In conclusion, our results showed that infection with an intestinal nematode increased malaria parasite growth in vivo but did not alter immunopathology in ECM development. Differentiation between pathogen-killing immunity and self-damaging inflammatory responses is essential for a complete understanding of the pathology of cerebral malaria, and for designing effective vaccine strategies.

Figure 1.
Figure 1.

Egg production of Heligmosomoides polygyrus. The C57BL/6 mice were orally infected with infective larvae of H. polygyrus. Fecal egg number was counted at the indicated days after infection with H. polygyrus. Data show means ± SE of four to six mice. Experiments were repeated three times with similar results.

Citation: The American Journal of Tropical Medicine and Hygiene Am J Trop Med Hyg 79, 6; 10.4269/ajtmh.2008.79.819

Figure 2.
Figure 2.

Course of infection with Plasmodium berghei in mice co-infected with Heligmosomoides polygyrus. The C57BL/6 mice were infected with P. berghei 14 days after H. polygyrus infection and were analyzed for percentage parasitemia monitored by microscopic evaluation of thin blood films stained with Giemsa solution (A), and for experimental cerebral malaria (ECM) incidence (B). Five to six animals were used in each group. Experiments were repeated three times with similar results and two of them are shown. (A) Each line represents data from an individual mouse, and the numbers indicate day of mouse death. An asterisk indicates statistical significance between mice infected with H. polygyrusP. berghei / and those only with P. berghei using the Student’s t test. (B) P. berghei-infected animals were considered to have ECM when neurologic signs, described in the text, appeared. Statistical significance was not found between mice infected with H. polygyrusP. berghei / and those only with P. berghei.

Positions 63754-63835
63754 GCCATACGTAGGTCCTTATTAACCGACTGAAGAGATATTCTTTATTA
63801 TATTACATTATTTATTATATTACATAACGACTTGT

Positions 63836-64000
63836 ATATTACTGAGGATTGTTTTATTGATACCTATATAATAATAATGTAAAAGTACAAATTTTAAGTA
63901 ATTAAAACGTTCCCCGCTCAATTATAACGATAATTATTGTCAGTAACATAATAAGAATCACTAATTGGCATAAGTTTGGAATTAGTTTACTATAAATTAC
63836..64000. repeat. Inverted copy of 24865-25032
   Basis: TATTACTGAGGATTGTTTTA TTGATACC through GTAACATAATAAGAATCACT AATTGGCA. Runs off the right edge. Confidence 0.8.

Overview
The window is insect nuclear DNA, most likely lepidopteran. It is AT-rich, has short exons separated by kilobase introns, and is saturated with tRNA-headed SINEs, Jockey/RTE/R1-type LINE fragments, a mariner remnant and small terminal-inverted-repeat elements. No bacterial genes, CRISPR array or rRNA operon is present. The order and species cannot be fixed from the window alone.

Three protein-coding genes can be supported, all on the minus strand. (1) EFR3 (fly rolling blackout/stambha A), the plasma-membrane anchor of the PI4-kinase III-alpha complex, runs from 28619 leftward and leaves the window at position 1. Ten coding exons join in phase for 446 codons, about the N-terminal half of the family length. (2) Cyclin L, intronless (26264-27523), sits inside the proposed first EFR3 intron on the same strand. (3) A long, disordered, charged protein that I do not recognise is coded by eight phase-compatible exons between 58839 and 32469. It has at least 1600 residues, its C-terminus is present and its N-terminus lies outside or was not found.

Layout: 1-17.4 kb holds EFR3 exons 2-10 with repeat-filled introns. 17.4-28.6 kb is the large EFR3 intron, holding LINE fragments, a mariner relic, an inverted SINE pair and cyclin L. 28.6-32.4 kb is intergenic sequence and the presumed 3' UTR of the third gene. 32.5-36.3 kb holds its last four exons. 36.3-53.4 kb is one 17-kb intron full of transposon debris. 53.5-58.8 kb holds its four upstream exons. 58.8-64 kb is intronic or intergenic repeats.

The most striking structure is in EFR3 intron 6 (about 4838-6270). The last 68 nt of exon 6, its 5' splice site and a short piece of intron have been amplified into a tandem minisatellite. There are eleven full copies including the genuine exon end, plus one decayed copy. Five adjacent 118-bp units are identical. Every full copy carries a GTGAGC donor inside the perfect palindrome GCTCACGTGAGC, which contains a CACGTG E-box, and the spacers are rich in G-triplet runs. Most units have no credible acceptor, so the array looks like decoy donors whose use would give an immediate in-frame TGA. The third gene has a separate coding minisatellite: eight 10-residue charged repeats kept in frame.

Citation: The American Journal of Tropical Medicine and Hygiene Am J Trop Med Hyg 79, 6; 10.4269/ajtmh.2008.79.819

*

Address correspondence to Kohhei Tetsutani, Department of Parasitology, Kyushu University Graduate School of Medicine, 3-1-1, Maidashi, Higashi-ku, Fukuoka, 812-0054, Japan. E-mail: tetztani@parasite.med.kyushu-u.ac.jp

Authors’ addresses: Kohhei Tetsutani, Shinjiro Hamano, Hajime Hi-saeda, and Kunisuke Himeno, Department of Parasitology, Kyushu University Graduate School of Medicine, 3-1-1, Maidashi, Higashi-ku, Fukuoka, 812-0054, Japan, Tel: +81-92-642-6117, Fax: +81-92-642-6118, E-mail: tetztani@parasite.med.kyushu-u.ac.jp. Kenji Ishiwata, Department of Tropical Medicine, The Jikei University School of Medicine, 3-25-8, Nishi-shinbashi, Minato-ku, Tokyo, Japan. Motomi Torii, Department of Molecular Parasitology, Ehime University School of Medicine, Shitsukawa, Toon, Ehime 791-0295, Japan.